Can Christians lose their salvation?

Hebrews 6:4 (FOR) It is impossible for those who have once been enlightened, who have tasted the heavenly gift, who have shared in the Holy Spirit, 5 who have tasted the goodness of the word of God and the powers of the coming age, 6 if they fall away, to be brought back to repentance, because to their loss they are crucifying the Son of God all over again and subjecting him to public disgrace.

I believe that the general thrust of Scripture teaches, Once Saved, Always Saved. You can find a number of sermons on that theme on this blog by searching for “Always Saved” not least from Philippians 1 “God’s started, so He’ll finish” and Romans 8, “Safe in God’s love.”

This warning passage from Hebrews 6 can appear difficult to reconcile to the idea of “Once saved, always saved.” Here is a summary of different interpretations of Hebrews 6:1-12,

1. Saved and Lost – Christians who commit apostasy can lose their salvation. But N.B. then they are lost forever and can never repent again. (Classic Arminian position) (The Message).

2. Those who abandon salvation are still saved but they can no longer be `renewed to repentance’ – they become deaf to the voice of God. They become castaways (1 Cor 9:27). They are saved but only as through fire (1 Cor 3). (R.T Kendall Once Saved Always Saved)

3. `Because’ or `while’? An alternative translation of the present participle is `while’ or `as long as’. They cannot be brought to repentance while they are crucifying the Son of God again.

4. Those who fall away or abandon salvation were never really saved in the first place. They `tasted’ but never entered into salvation. (Classic Calvinist position).
Compare with the Parable of the Sower, Matthew 13. Fits well with Hebrews 6:7-8).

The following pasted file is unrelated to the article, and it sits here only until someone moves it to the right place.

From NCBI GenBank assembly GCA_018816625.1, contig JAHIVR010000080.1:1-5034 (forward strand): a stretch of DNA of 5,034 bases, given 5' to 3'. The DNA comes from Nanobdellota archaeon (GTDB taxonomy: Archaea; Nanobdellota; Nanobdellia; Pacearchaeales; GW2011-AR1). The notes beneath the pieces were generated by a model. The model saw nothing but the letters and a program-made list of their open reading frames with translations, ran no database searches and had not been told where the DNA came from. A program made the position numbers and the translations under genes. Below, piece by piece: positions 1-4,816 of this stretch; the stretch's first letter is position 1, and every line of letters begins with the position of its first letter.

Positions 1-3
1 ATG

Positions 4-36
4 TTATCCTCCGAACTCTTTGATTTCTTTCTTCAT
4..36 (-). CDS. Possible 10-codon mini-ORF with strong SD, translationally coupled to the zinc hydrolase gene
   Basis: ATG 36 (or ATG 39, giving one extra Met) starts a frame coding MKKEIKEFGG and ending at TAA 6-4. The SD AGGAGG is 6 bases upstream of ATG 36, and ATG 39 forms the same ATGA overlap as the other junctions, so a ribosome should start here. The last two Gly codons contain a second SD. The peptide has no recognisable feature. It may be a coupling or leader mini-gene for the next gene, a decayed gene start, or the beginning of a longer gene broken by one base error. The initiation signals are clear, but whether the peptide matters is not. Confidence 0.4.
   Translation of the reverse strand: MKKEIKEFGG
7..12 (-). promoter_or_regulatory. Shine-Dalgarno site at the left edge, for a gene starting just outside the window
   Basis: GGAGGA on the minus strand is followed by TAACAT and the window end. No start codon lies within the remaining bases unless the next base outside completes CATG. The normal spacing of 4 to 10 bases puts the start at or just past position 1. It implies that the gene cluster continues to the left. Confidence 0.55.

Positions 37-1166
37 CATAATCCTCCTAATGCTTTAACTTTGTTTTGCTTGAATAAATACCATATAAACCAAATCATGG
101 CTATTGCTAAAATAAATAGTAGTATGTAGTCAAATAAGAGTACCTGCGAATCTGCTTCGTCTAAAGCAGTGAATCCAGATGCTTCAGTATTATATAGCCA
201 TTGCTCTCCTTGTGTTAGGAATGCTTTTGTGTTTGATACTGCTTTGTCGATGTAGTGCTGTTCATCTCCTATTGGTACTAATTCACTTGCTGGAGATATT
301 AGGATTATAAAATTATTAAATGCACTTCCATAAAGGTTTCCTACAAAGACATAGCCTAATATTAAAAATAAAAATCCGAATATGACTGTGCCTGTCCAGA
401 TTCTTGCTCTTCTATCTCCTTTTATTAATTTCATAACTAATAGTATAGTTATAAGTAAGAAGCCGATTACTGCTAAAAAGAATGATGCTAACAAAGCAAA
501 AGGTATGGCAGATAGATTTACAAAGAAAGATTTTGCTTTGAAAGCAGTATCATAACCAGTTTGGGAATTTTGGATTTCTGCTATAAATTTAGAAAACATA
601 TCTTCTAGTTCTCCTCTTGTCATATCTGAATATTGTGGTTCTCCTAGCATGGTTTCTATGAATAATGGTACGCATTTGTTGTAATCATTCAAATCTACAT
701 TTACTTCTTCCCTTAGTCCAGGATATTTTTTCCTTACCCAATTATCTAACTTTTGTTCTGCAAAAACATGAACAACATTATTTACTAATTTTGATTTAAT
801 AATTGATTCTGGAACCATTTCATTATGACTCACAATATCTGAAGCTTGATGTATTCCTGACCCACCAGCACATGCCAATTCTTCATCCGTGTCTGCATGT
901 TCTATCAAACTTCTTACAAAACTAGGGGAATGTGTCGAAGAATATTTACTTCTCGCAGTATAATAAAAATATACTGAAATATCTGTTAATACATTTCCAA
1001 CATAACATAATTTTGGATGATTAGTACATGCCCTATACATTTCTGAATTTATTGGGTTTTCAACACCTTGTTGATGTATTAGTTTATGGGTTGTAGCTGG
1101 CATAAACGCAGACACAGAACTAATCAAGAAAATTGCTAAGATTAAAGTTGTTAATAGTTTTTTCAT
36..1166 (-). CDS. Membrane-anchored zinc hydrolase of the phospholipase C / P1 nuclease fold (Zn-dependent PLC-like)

5. `For it is impossible’ refers to the whole of verses 4-6. i.e. The idea that a true Christan could fall away and then be restored again, that whole picture is impossible.

6. This is warning language, powerful because it is extreme, a `focal instance’.
c.f. `If you go in there they’ll eat you alive!’

7. `If they fall away’ – the whole situation is hypothetical. Although there is no word for `if’ here in Greek, the grammar does allow for this situation to be purely hypothetical.
The writer is confident that nothing like this has happened to his readers (Hebrews 6:9).
He switches from `you’ to some unspecified `they’ for verses 4-8.

I am not persuaded by interpretations 1-3 and argue in detail that interpretations 4-7 offer the correct understanding of this passage.

`FOR’ Verses 4-6 explain verses 1-3. “Let’s leave the basics behind. Since if a Christian ever did completely reject their faith (but nobody is saying one ever has or ever will, and God would never allow that) it would be impossible for them to repent again anyway. So there would be no point in going over the same ground of repentance all the time. So let’s go forward!”

a) We have a new relationship with God and He will never reject us: John 10:27; John 6:34-40.
b) We are born again to a new life. We cannot be “unborn again”: John 10:28; Romans 6:1-4.
c) God is able and has promised to keep us safe: John 10:28-29; Romans 8:28-39.

This entry was posted in Hebrews.

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